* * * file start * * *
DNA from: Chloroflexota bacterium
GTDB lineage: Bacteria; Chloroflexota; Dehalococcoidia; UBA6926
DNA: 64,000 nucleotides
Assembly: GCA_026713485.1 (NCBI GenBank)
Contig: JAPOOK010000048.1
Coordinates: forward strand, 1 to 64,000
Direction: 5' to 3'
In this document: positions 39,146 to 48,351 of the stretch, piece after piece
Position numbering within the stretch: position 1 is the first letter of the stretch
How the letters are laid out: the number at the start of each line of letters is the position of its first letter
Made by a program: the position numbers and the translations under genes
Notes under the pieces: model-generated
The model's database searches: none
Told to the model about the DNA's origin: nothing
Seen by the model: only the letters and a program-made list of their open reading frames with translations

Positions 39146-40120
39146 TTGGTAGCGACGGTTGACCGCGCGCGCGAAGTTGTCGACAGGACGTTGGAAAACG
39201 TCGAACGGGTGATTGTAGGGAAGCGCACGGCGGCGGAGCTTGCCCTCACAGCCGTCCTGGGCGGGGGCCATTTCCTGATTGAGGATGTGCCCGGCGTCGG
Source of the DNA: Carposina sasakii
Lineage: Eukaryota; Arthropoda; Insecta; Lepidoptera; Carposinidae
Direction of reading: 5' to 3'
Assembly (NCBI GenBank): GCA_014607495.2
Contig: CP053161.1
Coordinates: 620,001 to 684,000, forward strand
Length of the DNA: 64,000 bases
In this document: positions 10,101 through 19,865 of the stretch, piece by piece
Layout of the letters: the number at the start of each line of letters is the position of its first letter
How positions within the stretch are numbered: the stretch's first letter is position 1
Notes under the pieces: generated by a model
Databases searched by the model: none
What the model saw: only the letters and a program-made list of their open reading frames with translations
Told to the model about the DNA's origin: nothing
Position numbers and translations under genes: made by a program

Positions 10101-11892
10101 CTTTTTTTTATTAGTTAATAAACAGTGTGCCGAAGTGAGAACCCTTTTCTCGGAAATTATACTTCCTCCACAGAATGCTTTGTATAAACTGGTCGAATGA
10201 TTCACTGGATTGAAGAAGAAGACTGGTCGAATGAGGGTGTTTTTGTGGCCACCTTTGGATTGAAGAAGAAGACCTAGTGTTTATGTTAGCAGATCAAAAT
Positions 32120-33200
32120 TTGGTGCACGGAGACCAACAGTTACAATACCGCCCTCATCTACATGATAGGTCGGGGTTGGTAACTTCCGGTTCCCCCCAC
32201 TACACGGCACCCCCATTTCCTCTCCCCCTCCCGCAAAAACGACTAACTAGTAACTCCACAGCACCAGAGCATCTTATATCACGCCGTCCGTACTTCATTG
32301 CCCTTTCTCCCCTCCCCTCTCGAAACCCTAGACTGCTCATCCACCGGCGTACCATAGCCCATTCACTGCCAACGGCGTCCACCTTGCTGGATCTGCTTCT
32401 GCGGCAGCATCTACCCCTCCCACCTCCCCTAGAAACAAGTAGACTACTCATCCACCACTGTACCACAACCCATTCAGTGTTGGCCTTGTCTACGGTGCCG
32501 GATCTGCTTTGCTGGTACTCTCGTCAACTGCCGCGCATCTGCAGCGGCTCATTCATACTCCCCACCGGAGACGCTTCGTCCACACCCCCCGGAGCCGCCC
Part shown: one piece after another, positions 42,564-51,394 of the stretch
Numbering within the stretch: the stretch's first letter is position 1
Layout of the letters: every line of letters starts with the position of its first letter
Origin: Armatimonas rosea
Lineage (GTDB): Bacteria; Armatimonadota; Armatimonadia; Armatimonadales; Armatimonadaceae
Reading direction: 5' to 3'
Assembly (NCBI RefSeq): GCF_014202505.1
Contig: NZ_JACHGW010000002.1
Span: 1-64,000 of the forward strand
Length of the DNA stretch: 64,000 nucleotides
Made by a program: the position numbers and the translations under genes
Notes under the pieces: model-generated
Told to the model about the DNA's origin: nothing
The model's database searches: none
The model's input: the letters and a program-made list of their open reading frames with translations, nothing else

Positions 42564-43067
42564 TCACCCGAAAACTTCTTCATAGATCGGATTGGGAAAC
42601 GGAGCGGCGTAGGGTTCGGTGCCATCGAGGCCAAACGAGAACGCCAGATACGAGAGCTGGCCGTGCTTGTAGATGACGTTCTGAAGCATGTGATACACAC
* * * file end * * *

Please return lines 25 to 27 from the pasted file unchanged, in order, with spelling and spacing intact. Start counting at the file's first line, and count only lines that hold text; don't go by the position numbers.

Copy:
Length of the DNA: 64,000 bases
In this document: positions 10,101 through 19,865 of the stretch, piece by piece
Layout of the letters: the number at the start of each line of letters is the position of its first letter